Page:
William Novelli had a hell of a week. Last Monday at the White House, President George W. Bush personally thanked him and AARP, the huge organization of seniors Novelli heads, for endorsing a Republican bill to add prescription-drug coverage to Medicare. On Tuesday, at a New Hampshire debate sponsored by AARP, top Democratic presidential candidates ripped the organization's leadership for its support of the legislation, which they say will undermine Medicare and threaten the health of millions...

Tip Sheet

HealthBreast Cancer's 'New Era'Breast-cancer patients deserve good news, and they got a nice helping of it last week when a large, international clinical trial was halted early because the drug being tested was found to dramatically reduce the risk of relapse. The findings for the drug, letrozole--manufactured by Novartis and sold under the brand name Femara--electrified researchers and prompted them to abort the double-blind study of 5,187 women with early-stage disease and offer the...

Health: Breast Cancer's 'New Era'

Breast cancer patients deserve good news, and they got a nice helping of it last week when a large, international clinical trial was halted early because the drug being tested was found to dramatically reduce the risk of relapse. The findings for the drug, letrozole, manufactured by Novartis and sold under the brand name Femara, electrified researchers and prompted them to abort the double-blind study of 5,187 postmenopausal women with early-stage disease and offer the treatment to the 2,594...

Fast Chat: 'You Don't Get That Excitement Anymore

Jack Nicklaus, who had a total hip replacement four years ago, is the spokesman for a new promotional campaign by Stryker Corp., the company that made his hip. He talked with NEWSWEEK's David Noonan and George Hackett about two topics of life-and-death importance: health and golf.How's that high-tech, ceramic hip of yours feeling?It's fine. If the rest of my body felt like my hip I'd be out training for the Olympics. Before I got it I really couldn't play golf because I couldn't walk. I...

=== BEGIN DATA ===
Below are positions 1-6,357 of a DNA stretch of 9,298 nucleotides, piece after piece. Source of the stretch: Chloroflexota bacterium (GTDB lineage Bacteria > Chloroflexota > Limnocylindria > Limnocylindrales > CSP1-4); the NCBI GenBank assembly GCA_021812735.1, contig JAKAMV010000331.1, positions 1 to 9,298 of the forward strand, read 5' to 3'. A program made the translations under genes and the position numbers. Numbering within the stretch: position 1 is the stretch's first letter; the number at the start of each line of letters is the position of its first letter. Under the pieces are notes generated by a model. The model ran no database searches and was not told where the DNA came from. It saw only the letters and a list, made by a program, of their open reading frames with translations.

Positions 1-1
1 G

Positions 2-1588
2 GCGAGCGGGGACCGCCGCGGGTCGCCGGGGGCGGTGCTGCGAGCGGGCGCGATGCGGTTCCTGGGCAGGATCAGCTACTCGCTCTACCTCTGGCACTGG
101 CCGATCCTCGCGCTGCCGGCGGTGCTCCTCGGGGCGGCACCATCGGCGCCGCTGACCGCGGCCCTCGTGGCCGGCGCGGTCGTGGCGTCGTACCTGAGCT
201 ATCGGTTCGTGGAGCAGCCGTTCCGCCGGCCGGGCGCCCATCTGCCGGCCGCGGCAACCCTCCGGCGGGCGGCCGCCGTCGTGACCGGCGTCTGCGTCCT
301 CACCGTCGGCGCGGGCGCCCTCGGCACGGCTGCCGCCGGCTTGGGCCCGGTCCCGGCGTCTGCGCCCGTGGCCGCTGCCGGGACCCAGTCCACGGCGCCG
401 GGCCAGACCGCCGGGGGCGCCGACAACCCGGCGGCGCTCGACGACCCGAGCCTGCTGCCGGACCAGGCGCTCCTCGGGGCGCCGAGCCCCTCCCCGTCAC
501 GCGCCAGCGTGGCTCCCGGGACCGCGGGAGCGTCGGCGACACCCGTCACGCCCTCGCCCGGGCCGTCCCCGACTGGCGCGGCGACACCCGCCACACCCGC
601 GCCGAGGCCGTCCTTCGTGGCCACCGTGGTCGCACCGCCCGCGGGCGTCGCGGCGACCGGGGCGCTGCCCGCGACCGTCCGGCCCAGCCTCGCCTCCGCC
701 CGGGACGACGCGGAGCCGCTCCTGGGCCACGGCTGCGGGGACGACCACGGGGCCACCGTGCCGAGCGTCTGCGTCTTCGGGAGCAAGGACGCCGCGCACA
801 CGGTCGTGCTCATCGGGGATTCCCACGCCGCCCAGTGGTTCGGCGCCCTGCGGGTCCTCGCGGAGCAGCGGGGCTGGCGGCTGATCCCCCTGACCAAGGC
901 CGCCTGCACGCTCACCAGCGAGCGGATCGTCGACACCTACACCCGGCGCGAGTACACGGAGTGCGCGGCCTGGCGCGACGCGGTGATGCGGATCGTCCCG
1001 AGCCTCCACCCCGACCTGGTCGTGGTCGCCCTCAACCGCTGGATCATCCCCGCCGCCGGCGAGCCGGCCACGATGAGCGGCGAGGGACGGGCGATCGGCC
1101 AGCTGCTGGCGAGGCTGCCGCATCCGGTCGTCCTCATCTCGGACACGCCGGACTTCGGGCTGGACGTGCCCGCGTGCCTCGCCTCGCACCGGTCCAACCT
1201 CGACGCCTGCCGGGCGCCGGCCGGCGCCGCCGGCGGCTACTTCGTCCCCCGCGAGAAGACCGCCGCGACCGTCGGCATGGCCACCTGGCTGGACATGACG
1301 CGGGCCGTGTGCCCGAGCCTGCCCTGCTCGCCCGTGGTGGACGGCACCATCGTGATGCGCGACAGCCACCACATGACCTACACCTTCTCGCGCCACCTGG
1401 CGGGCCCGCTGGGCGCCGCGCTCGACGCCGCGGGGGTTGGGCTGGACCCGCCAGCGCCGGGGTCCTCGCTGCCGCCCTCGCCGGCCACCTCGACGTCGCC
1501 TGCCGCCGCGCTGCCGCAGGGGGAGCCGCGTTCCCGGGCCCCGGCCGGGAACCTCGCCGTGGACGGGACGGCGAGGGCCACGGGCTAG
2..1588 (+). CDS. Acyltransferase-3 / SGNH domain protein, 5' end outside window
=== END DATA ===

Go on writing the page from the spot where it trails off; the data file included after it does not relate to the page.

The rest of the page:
High On Testosterone

Things weren't going well for Tristan Logan last winter, physically or mentally. The 55-year-old, an avid weight lifter with a black belt in tae kwon do, was tired and weak. The amount of iron he was able to pump during workouts was decreasing, after steadily increasing for years. Worse, the antidepressants he takes seemed to stop working, and his mood darkened. "I was going down the tubes," recalls Logan, of Nashua, N.H. Then, during a physical, his doctor checked Logan's testosterone level...

'Allowed To Be Odd'

Christopher John Francis Boone, the 15-year-old narrator of the new novel "The Curious Incident of the Dog in the Night-Time," knows lots of stuff, including the capitals of all the countries in the world and every prime number up to 7,057. What he doesn't know, as the story begins, is who killed Wellington, his neighbor's poodle, with a garden fork (the book is set in England). Christopher's determination to solve this morbid little mystery is what drives the action of Mark Haddon's masterly...

You Want Statins With That?

You Know You Should Exercise, But You Also Know That Little Pill Will Let You Eat Rich Food And Still Keep Your Cholesterol Down. Now Scientists Think It Might Even Fight Alzheimer's